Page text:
A History of Beer Gardens

Germans in the Pacific Northwest

The vast majority of German immigrants who settled in the Pacific Northwest came by way of Russia. The German born Catherine the Great aimed to settle lands from the Volga and Black Sea regions. She invited foreigners to immigrate to these areas to serve that purpose. The benefits for the immigrants were many. The Russian government provided free transportation for those who could not afford it, these immigrants were allowed to chose where they wanted to settle with freedom of religion for all non-Muslims. Interest free loans were given to purchase the supplies needed to settle the lands from farm equipment down to household wares. The communities of immigrants were granted local autonomy and not required to serve in the Russian military. The promise was too good to last however and after Catherine's death in 1796 the immigrants were expected to assimilate. It was then that many German communities decided to pick up stakes and head across the Pacific landing in, what is modern day Washington State and Oregon. 

The German immigrants brought their knowledge of logging, trading, trapping, journalism, and their farming practices to Washington. Wheat, barley and hops were well suited to the region's climate. Brewing beer was a common household practice for these immigrants. German immigrants were able to cultivate enormous tracts of land due to the relatively small population and the favorable growing conditions. Most farmers grew a combination of cereal grains as well as hops.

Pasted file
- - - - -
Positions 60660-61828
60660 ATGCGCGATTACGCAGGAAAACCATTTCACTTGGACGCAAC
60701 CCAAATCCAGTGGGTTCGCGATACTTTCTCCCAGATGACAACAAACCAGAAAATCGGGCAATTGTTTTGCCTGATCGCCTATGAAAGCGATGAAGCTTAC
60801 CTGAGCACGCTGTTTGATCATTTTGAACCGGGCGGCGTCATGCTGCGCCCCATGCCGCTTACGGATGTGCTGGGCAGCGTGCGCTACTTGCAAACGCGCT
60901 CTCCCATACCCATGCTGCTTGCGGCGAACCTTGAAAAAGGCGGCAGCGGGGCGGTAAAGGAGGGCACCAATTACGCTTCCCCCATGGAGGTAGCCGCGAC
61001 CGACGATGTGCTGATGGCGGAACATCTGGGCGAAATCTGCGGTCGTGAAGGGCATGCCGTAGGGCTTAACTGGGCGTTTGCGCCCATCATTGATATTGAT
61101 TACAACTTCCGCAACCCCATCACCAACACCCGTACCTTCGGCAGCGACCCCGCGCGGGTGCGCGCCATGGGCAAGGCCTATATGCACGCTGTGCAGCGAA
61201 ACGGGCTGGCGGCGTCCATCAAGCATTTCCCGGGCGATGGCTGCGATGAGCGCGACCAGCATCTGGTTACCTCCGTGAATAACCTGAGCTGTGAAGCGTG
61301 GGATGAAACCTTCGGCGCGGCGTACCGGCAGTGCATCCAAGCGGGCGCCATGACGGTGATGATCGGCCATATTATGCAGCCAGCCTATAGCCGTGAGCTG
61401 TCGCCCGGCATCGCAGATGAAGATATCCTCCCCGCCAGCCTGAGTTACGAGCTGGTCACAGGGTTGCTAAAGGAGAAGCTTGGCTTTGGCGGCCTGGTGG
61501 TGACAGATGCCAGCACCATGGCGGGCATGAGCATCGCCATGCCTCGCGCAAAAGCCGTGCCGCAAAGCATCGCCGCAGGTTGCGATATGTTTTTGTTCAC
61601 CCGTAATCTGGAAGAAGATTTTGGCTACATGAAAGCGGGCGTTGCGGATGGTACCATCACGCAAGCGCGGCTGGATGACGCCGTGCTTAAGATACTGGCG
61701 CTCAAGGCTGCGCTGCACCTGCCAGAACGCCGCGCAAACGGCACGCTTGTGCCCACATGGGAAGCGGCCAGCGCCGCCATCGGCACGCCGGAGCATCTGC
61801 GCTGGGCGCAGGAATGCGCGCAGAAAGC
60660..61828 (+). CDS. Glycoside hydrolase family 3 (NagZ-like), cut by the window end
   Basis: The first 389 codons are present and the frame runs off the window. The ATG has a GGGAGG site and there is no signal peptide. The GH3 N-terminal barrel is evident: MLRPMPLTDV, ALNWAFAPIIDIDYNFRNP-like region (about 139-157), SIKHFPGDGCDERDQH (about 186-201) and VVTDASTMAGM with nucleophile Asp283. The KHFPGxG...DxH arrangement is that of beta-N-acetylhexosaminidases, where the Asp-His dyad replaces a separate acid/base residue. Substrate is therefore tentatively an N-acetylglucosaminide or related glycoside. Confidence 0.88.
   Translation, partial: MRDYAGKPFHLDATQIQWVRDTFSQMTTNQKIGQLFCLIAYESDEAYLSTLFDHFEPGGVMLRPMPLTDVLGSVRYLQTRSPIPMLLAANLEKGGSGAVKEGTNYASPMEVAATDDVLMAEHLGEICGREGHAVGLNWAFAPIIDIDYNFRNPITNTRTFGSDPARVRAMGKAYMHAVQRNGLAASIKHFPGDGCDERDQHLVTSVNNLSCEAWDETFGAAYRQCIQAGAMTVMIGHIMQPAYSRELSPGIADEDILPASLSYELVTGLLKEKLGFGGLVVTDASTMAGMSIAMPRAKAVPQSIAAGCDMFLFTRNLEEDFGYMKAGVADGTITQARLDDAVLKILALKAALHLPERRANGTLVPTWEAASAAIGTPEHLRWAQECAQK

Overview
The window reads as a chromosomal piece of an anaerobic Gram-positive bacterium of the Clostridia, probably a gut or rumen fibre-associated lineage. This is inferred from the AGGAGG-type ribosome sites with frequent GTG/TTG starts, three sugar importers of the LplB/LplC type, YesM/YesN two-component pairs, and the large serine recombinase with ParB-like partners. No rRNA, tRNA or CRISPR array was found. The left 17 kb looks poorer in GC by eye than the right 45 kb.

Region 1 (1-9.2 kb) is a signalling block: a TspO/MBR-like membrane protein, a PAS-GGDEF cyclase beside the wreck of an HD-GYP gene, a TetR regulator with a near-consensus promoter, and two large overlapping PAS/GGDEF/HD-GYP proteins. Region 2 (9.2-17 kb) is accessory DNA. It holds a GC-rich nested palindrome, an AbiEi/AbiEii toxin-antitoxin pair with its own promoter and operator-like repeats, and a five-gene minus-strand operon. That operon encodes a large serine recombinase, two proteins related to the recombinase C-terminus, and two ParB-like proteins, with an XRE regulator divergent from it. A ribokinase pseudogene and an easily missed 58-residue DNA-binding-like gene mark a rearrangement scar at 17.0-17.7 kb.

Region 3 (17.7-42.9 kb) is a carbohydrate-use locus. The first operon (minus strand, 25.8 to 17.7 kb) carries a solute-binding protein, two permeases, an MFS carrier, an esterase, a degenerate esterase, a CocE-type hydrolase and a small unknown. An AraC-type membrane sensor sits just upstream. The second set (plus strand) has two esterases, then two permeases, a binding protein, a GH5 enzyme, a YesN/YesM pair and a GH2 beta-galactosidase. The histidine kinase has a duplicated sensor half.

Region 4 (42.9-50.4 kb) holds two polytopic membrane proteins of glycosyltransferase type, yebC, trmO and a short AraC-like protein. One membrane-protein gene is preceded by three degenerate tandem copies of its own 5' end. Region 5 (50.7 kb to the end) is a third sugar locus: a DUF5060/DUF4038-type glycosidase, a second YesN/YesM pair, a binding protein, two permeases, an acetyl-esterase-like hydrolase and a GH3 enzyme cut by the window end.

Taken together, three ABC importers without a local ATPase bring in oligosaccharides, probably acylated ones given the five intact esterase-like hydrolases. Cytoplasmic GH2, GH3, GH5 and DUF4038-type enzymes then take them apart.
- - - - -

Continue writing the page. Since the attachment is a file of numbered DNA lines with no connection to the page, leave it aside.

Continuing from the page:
According to the Oregon Hops and Brewing Archives, "The hop harvest was more than just agricultural, but also offered social and cultural opportunities as many farms offered entertainment and camping facilities. More organized hop festivals grew out of the and of harvest celebrations in the migrant camps found at the fields. Pickers still have fond memories of these celebratory evenings, but less fond ones of the hard picking during the day. By the early 1950s the hop crop began to the decline and mechanical picking machines replaced the need for seasonal laborers. This change meant a demise of a large hop festivals, but also a shift in growing practices. Many growers abandoned their crops, while others increased acreage to pay for their investment in mechanical pickers." These festivals were the beer gardens of the Pacific Northwest. As the farming became more mechanized the traditional beer gardens disappeared but breweries such as Olympia opened beer gardens for profit. This change in farming practices opened beer gardens to the general public, one did not have to work all day picking hops to enjoy the festivities, anyone could come to the beer gardens and partake in the music, food and lagers of the Northeast. This made beer gardens not just a German activity but an American activity.

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